While automation was responsible for changing the 20th-century production line, AI technologies are taking manufacturing industry to the next level and into the era of Smart Manufacturing. When we talk about Smart Manufacturing, the conversation invariably moves to the use of IoT, robotics, sensors, machine-to-machine communication and the like. However, these elements in isolation and without intelligence do nothing to make manufacturing smarter. Robots, for example, can only do as much as they are programmed to do…Sensors can only generate a lot of data, and so on and so forth. What these systems need is an intelligent system that can process the volumes of data generated in the Smart Manufacturing network, and give factories optimized processes, increased capacity utilization and productivity, improved business decisions and the ability to innovate faster.
With the introduction of automation in manufacturing, factories of today are essentially a network of processes that consist of information and task flows. In order to become a smart manufacturing unit, all these processes need to run in a seamless manner without any interruptions. Jagannath Rao, Siemens’ senior vice president for Internet of Things (IoT) and go-to-market strategy says, “AI enables various aspects of the operation to…predict failures to prevent downtime; do optimal production scheduling based on orders in hand; and generate forecasts, inventory, and delivery times…AI also allows manufacturers to apply sophisticated robots for accuracy and quality and, finally, self-organize logistics for seamless deliveries.” AI is able to do so by injecting next-level automation into manufacturing processes including planning, predictive maintenance, and scheduling.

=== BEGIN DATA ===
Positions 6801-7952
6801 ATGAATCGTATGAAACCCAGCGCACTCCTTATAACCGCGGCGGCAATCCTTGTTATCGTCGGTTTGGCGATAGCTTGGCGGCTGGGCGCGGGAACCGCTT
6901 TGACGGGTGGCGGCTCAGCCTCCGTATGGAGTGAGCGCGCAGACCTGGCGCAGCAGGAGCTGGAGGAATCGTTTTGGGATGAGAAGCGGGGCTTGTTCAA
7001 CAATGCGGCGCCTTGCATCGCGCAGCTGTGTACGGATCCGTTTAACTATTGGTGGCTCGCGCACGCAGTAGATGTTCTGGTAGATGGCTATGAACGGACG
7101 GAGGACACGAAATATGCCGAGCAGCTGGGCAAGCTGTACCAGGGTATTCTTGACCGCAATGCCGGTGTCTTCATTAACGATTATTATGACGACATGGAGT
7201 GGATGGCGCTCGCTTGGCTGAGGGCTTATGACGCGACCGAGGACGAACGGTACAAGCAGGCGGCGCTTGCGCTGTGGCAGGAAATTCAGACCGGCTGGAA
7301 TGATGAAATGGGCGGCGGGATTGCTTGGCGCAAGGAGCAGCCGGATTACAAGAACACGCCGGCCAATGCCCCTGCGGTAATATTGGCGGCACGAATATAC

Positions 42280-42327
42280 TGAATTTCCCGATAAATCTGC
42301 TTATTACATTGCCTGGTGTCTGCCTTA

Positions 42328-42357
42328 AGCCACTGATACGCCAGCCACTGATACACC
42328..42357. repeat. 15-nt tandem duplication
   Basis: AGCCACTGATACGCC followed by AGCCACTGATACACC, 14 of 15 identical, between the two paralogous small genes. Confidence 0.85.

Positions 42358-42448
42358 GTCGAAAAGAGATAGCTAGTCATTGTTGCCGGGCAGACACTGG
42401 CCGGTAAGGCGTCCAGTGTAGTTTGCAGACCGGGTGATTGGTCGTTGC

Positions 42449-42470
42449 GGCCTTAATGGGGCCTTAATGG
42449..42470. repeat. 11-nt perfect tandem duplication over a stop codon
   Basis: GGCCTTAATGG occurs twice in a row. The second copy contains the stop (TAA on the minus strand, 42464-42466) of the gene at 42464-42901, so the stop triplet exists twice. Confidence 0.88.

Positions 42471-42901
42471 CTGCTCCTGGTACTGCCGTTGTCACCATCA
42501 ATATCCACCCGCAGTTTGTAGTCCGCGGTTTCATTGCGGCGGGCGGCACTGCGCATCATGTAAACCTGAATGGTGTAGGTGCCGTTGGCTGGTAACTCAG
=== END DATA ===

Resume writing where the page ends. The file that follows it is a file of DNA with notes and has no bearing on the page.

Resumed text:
A smart factory is a networked factory system where data from design teams, quality control, production lines, and supply chains are linked together to derive deep and real-time insights. These actionable insights facilitate better decision-making by combining data collected from the connected network and applying AI to it.
AI & Smart Machines
Michael Mendelson, a curriculum developer at the NVIDIA Deep Learning Institute very aptly says, “Without flexible algorithms, computers can only do what we tell them.” In the manufacturing context, it becomes hard to convert tasks that involve perception into rule-based instructions. With AI, manufacturers can solve this conundrum and make factory robots more capable of handling tasks that need perception and make them more capable to interact with and take instructions from their human counterparts.
Whether it is machine vision that helps in precise quality analysis, or training a robot to sense its environment to avoid disruptions or danger or the rise of the collaborative robots (cobots), AI is what is making these concepts useful and usable in the manufacturing ecosystem by given creating a common language that both humans and machines can understand.
AI & the Supply Chain
While AI is the grey matter that makes machines smarter and makes it easier for robots and humans to collaborate with one another, the role of AI in smart manufacturing goes even further. The smart factory is one where everything is optimized and waste is minimal. The manufacturing supply chain in a smart factory is no different.